Malcolm McDowell: 'George Lucas and Steven Spielberg came in because Stanley [Kubrick] pioneered the way'
"Oh, I think a couple of them do, but I never think about that," the veteran British actor legendary as "ultraviolence"-loving Alex in Stanley Kubrick's 1971 screen classic "A Clockwork Orange" tells Zap2it. "I always take them as I find them. And I usually tease them a lot."
McDowell has been doing much television work lately, as he'll show again in a return guest spot on CBS' "The Mentalist" Sunday, Nov. 18, and also as the leader of house-invading thieves in ABC Family's new tale "Home Alone: The Holiday Heist" Sunday, Nov. 25. He'll be back as a regular on TNT's "Franklin & Bash" when it starts Season 3 next year ("I'm really happy about that"), and he's also done series stints on "Heroes," "Entourage" and a reboot of "Fantasy Island."
For all his home-screen jobs, though, he maintains clear and fond memories of the period that made him a star more than four decades ago. " Lindsay Anderson was such a great friend of mine and such an influence on me," McDowell says of the director who cast him in "if ... " and "O Lucky Man!" "That is a very separate thing, I suppose the mainstay of me as a person and an actor. He was a prickly personality, but I got on with him very well, and his films are quite amazing.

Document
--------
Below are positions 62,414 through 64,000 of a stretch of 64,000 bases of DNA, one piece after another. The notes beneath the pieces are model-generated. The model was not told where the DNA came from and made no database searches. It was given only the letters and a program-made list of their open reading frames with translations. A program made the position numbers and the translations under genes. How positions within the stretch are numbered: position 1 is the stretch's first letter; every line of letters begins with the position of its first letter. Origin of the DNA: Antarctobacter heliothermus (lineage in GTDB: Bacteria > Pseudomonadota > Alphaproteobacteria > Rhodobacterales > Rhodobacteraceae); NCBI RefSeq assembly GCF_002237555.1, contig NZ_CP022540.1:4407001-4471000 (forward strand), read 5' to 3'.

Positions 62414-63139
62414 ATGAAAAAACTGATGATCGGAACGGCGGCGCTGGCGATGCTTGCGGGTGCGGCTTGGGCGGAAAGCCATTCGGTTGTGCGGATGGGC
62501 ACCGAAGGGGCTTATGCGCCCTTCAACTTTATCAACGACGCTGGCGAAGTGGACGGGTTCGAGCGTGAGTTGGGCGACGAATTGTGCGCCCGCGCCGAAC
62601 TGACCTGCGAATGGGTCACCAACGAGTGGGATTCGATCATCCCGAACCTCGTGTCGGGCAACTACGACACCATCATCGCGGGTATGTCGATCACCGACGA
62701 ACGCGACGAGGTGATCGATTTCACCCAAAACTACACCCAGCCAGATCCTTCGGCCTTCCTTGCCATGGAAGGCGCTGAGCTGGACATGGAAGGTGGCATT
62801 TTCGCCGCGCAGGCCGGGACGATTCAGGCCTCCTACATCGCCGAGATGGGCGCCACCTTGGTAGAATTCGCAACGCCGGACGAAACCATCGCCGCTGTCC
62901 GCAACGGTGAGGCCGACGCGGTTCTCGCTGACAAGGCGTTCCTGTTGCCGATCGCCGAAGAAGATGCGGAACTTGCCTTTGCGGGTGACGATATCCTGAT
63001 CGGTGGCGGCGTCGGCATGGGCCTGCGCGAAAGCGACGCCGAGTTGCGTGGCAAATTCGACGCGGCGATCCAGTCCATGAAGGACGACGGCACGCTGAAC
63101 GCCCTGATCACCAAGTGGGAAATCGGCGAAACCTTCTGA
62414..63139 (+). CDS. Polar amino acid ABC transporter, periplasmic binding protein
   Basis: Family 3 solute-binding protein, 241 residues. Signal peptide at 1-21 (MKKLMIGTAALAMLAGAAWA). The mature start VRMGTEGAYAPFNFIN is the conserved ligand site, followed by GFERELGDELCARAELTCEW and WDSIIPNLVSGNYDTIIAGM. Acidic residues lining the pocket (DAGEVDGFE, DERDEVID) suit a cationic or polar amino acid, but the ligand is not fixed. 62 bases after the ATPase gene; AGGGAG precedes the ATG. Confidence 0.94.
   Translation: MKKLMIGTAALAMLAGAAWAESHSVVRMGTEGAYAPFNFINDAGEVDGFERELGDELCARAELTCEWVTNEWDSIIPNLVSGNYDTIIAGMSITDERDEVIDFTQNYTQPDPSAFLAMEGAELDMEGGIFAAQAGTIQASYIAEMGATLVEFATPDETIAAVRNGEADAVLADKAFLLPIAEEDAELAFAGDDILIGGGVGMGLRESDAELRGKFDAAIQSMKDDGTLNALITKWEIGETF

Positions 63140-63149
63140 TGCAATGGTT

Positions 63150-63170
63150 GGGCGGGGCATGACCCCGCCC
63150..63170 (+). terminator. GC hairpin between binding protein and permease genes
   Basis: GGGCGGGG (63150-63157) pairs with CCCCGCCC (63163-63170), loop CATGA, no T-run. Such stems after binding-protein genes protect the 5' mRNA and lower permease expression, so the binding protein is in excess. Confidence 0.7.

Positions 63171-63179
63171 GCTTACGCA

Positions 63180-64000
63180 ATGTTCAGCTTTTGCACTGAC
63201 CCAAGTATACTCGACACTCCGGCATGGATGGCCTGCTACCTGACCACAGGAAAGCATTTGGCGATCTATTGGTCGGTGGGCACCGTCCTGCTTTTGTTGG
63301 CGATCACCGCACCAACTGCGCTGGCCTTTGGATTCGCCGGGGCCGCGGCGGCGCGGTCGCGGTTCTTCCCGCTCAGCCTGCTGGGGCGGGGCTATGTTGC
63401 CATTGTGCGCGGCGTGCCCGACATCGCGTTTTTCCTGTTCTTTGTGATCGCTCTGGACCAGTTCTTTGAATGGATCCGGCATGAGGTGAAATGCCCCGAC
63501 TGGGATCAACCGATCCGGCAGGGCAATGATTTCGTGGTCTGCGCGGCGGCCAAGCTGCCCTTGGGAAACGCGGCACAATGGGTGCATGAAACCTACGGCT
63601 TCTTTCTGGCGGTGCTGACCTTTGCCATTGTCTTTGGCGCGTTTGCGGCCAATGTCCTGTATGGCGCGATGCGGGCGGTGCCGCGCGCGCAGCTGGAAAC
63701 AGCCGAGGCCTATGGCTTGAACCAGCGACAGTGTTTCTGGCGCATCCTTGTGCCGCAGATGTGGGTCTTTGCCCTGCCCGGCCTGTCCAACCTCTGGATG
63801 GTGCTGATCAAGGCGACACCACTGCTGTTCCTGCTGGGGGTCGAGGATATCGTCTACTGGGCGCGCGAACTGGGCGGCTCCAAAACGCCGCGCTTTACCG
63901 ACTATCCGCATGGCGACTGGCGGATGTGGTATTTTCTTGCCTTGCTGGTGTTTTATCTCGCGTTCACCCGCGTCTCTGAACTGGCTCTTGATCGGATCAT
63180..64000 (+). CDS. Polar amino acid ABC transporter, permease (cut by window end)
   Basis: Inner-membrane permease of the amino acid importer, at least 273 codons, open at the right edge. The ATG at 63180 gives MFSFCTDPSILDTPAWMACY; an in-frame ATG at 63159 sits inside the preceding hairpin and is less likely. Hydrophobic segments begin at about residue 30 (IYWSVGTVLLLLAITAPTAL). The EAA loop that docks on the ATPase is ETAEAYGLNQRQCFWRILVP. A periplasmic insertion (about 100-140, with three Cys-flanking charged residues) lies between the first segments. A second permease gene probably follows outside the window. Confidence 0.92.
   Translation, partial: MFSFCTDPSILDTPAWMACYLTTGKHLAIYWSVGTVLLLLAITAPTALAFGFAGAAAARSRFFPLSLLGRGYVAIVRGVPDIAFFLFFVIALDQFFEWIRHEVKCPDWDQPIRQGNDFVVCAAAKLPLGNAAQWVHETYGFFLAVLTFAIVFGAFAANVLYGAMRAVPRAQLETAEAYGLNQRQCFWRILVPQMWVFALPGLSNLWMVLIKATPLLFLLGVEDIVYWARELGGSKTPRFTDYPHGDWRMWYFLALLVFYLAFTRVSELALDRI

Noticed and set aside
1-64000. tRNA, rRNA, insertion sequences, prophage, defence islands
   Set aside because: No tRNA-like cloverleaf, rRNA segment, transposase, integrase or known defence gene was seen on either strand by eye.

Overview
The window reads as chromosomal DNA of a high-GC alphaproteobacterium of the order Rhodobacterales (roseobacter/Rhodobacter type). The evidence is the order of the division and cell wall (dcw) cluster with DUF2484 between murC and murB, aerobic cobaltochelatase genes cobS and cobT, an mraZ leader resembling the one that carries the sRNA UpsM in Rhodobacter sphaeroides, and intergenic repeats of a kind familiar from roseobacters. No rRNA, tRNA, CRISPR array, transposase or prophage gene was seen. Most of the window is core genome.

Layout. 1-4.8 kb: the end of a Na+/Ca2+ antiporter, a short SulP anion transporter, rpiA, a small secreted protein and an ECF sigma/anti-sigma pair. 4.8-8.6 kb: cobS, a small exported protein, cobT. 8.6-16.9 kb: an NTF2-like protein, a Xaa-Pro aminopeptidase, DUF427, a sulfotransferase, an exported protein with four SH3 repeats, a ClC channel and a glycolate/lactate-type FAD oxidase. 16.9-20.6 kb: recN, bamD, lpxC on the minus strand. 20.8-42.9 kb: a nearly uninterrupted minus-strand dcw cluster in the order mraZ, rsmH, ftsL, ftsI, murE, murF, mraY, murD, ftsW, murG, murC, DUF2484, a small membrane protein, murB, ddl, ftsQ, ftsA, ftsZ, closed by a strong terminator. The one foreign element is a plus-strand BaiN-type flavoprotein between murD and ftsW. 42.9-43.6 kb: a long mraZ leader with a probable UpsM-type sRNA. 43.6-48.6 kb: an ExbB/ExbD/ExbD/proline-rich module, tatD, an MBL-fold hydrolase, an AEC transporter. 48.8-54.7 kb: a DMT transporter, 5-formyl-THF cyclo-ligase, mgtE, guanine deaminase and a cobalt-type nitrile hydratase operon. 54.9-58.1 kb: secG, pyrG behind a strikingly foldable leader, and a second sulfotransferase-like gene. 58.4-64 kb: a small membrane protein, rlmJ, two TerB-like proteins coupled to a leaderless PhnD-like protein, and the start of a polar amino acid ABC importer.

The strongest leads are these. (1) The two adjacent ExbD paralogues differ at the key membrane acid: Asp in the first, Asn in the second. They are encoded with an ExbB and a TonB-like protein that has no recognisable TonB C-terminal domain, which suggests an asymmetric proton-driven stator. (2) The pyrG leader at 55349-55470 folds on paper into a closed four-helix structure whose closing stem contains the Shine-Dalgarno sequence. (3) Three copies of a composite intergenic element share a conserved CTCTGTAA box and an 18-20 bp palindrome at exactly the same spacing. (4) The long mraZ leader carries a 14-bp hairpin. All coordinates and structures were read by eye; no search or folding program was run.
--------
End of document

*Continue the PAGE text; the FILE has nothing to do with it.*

" Stanley [ Kubrick] was a genius in his own right, of course, but in a very different way. His intellect involved everything about advancing the art of film, pushing it technically, hence the extraordinary '2001: A Space Odyssey' that he made. He kind of took science fiction in a millennial jump, and people like George Lucas and Steven Spielberg came in because Stanley pioneered the way. I think they would agree with that."
McDowell's performance for Kubrick in "A Clockwork Orange" helped the actor earn a Lifetime Achievement Award last week from the nonprofit sCare Foundation, which assists impoverished and homeless teens. "Working with him was a great pleasure for me," McDowell says of Kubrick. "I was just a young kid, so I took it for granted. But I guess you couldn't."
As for continuing an active career over so many years -- with memorable roles in such other movies as "Time After Time," "Blue Thunder," "In Good Company" and the Oscar-winning "The Artist" -- McDowell reasons, "It's not something I reflect on. Honestly, you can only look ahead. You can't really look behind you at what you've done, because you'd stop. I'm very proud of a lot of the work, though there have been some horrendous movies along the way.
"It's like when people ask, 'What's your favorite part?' And I always say, 'The next one.' You only do it because you love it, and in my 70th year, I still love it. I'm having a ball."